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Israel legalises 4,000 Palestinians, but many still feel ‘imprisoned’

  • Bilge Nesibe Kotan
  • 20 Oct 2021

For the first time in over a decade, Israel approved the legal status of some Palestinians who live in the West Bank. The ones who didn’t get the notification hope it won’t take another 12 years.

Palestinian women wait to cross the Qalandia checkpoint between the West Bank city of Ramallah and Jerusalem, to attend the first Friday prayers in al-Aqsa mosque, during the Muslim holy month of Ramadan, Friday, April 16, 2021. A limited number of Palestinian residents who carry both a travel permit and a vaccination document, are allowed to cross into Israel to attend the prayers at al-Aqsa mosque. ( AP )

In 2006, Emad Ahmed’s yearning to reunite his Palestinian family in Gaza pushed him to take the bold decision of returning to the strip, where he’d be stuck ever since. His family was split between bordering Egypt and the land that would be besieged by Israel the next year. He immediately applied for a residency but the renewed blockade would turn out to be the longest ever and residencies would be on hold for more than a decade.

On October 19, 2021, however, news spread among Palestinians that Israel would be granting residency to 4,000 Palestinians after over a decade.

The long hold had seen only one exception in 2008, when Israel made a one-time gesture to Palestinian Authority President Mahmoud Abbas, approving the residencies of 32,000 people. This time, too, it would come as a gesture, after Israeli Defense Minister Benny Gantz promised approvals for a small batch of people residing in the Israeli-occupied West Bank, during a meeting with the PA leader.

But now 42 years old, Ahmed wasn’t among those approved, much like 26,000 other Palestinians stuck in limbo. It’s unclear if there will be further approvals.

“That means I’m stuck in Gaza. I can’t have a passport and I can’t travel abroad,” Ahmed told TRT World.

“I’m not getting one of the newly approved official IDs but having this development gives me hope that I might get an ID in the future, then have a passport and freedom of travel,” Ahmad said.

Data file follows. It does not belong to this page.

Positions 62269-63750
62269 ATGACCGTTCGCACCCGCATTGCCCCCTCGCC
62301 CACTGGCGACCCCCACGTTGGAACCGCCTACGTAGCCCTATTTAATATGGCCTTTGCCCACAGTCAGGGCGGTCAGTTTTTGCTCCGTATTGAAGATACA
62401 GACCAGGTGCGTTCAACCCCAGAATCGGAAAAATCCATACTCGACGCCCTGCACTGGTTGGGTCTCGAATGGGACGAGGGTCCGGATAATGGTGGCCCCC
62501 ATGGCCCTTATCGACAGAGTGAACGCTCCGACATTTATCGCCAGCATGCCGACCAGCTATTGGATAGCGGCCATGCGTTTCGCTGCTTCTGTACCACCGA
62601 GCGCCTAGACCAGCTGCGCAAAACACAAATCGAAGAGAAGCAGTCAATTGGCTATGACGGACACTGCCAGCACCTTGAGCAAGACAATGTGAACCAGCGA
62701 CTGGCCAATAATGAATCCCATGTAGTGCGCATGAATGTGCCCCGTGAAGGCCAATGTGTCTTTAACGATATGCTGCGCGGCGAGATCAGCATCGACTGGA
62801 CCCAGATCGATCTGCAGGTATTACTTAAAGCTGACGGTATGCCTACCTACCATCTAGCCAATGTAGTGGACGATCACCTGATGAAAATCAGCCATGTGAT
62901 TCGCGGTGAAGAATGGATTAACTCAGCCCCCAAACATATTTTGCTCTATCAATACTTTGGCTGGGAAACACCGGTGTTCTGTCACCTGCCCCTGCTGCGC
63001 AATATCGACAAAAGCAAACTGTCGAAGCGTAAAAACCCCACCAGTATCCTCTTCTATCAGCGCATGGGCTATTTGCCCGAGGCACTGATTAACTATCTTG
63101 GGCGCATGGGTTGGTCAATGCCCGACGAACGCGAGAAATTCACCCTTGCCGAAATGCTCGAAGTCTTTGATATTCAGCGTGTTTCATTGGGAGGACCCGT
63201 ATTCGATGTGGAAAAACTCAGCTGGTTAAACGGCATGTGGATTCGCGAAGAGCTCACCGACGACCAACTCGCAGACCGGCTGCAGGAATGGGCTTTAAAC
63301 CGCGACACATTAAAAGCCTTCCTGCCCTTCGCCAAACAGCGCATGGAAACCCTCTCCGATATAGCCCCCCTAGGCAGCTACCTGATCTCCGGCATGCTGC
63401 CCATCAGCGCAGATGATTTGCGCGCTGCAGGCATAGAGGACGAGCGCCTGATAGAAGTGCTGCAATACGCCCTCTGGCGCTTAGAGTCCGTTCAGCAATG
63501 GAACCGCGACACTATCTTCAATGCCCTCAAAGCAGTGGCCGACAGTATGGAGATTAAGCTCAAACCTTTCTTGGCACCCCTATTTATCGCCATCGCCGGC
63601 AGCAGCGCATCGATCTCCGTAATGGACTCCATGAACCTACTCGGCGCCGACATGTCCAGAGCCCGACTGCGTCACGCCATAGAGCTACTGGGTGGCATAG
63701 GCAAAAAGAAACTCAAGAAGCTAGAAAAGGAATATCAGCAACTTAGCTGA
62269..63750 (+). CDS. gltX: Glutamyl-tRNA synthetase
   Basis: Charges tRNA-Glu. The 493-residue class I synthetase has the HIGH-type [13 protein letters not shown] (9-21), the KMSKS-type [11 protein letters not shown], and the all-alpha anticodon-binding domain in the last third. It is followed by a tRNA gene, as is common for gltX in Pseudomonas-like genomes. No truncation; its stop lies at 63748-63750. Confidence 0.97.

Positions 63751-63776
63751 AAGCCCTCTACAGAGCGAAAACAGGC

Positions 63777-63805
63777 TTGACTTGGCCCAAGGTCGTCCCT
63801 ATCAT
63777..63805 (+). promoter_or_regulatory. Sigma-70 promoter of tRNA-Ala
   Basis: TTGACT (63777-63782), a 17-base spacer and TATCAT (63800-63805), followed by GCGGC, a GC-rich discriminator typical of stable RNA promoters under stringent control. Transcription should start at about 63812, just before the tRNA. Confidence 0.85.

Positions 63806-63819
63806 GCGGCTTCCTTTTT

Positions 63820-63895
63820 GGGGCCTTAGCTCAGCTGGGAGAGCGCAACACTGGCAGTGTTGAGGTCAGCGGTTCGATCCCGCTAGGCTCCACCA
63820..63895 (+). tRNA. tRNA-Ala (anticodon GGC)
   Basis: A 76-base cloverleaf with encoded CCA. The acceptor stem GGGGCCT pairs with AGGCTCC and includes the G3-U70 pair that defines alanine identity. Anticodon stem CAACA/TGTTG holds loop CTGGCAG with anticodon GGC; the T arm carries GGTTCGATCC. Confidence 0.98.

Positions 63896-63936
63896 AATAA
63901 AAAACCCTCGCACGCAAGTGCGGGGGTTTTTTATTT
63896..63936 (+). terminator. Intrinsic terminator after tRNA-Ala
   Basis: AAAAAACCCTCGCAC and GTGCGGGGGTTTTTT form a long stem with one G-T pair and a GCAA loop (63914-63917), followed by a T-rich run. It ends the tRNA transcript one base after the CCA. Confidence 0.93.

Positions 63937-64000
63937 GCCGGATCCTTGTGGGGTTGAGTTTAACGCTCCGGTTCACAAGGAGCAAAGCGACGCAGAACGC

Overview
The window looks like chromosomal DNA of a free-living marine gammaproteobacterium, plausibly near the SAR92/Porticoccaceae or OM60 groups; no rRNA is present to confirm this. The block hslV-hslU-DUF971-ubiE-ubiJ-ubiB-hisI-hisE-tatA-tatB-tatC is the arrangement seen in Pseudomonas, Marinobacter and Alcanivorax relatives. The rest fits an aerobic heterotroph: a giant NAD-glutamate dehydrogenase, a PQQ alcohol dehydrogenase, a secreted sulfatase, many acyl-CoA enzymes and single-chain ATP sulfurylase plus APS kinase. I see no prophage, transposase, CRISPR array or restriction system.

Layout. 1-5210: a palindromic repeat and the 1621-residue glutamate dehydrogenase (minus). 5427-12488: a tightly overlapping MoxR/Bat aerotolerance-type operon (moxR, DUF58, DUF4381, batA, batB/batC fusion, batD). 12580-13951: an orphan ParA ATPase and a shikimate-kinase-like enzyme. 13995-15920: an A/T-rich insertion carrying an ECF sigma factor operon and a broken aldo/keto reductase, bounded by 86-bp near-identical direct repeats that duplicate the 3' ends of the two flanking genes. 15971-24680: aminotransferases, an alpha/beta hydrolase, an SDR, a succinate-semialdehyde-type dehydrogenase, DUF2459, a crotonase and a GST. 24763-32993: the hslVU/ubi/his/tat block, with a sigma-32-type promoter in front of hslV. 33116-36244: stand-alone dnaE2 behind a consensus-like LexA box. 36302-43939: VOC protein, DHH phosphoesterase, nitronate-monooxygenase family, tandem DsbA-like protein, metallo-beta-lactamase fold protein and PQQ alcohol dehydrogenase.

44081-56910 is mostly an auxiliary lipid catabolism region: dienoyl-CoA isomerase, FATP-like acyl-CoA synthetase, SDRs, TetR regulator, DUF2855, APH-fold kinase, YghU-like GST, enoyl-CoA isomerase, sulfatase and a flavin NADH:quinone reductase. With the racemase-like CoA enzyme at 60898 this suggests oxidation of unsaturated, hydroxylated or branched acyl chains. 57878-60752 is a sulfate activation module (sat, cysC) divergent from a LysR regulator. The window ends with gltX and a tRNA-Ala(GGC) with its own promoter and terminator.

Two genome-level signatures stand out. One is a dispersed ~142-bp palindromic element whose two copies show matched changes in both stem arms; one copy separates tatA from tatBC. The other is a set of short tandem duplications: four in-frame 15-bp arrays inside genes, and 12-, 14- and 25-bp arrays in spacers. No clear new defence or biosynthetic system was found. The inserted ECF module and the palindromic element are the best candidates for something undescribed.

“Now, I feel imprisoned.”

The ID cards only lift restrictions for some

For the ones who were notified, however, it means passing through Israeli military checkpoints in the West Bank without being stopped by Israeli security forces.

The new group of Palestinians can apply to the Palestinian Interior Ministry to issue Israeli approved Palestinian identity cards, and update the existing ID cards with their current address. Neither the PA, nor Hamas, which rules Gaza, has the authority to make these changes.

An Israeli defence official said Tel Aviv approves changes in residencies of 4,000 people, but only 1,200 of these are actually being granted residency, Israeli newspaper Haaretz reported

The rest are Gazans who moved to the West Bank before the siege, and they’re only just allowed to update their residency information on their IDs - which has been an obstacle to travel within the West Bank. 

About 475,000 Israelis live in West Bank settlements deemed illegal under international law.

Thousands of Palestinians have been denied identity documents since 1967, when Israel occupied the West Bank, actively denying the legality of their presence in the West Bank and Gaza on the grounds that their presence must predate the Israeli occupation. 

The permit system remains

The lack of documentation recognised by Israel also generates a family reunification issue with divided families unable to visit each other in various units separated by Israel: the West Bank, Gaza, and East Jerusalem.

Israel first imposed freedom of movement restrictions in the 1990s then tightened and unilaterally halted the family reunification process in 2000 following the Second Intifada.

The Israeli defense ministry took the decision on humanitarian grounds, one army official told Haaretz. But the source also said the establishment was supportive of the move because it would allow Israeli security forces to monitor Palestinians more easily, if necessary. 

Approval of some Palestinians’ residency status, however, doesn’t mean a change in the Israeli policy of requiring permits for travel between the units. The practice has been widely criticised by human rights groups.

“Passage between the units requires a permit, which Israel views as an act of charity bestowed upon Palestinians rather than an inalienable right,” B’Tselem said, adding that the practice leaves families with an impossible choice: “live together in Gaza while cut off from the rest of the family in the West Bank, or live apart.”

For Omar Shakir, Israel and Palestine Director of Human Rights Watch, the newly granted residencies point to a wider problem that remains unaddressed.

“Israeli authorities use their control over the population registry in the West Bank and Gaza to deny residency to hundreds of thousands of Palestinians, barring many from returning home and making others illegal in their own homes,” Shakir told TRT World

“Granting legal status to 4,000 Palestinians changes their lives and those of their families, but is hardly a drop in bucket and reminds us that the discriminatory restrictions serve no purpose other than maintaining apartheid.”

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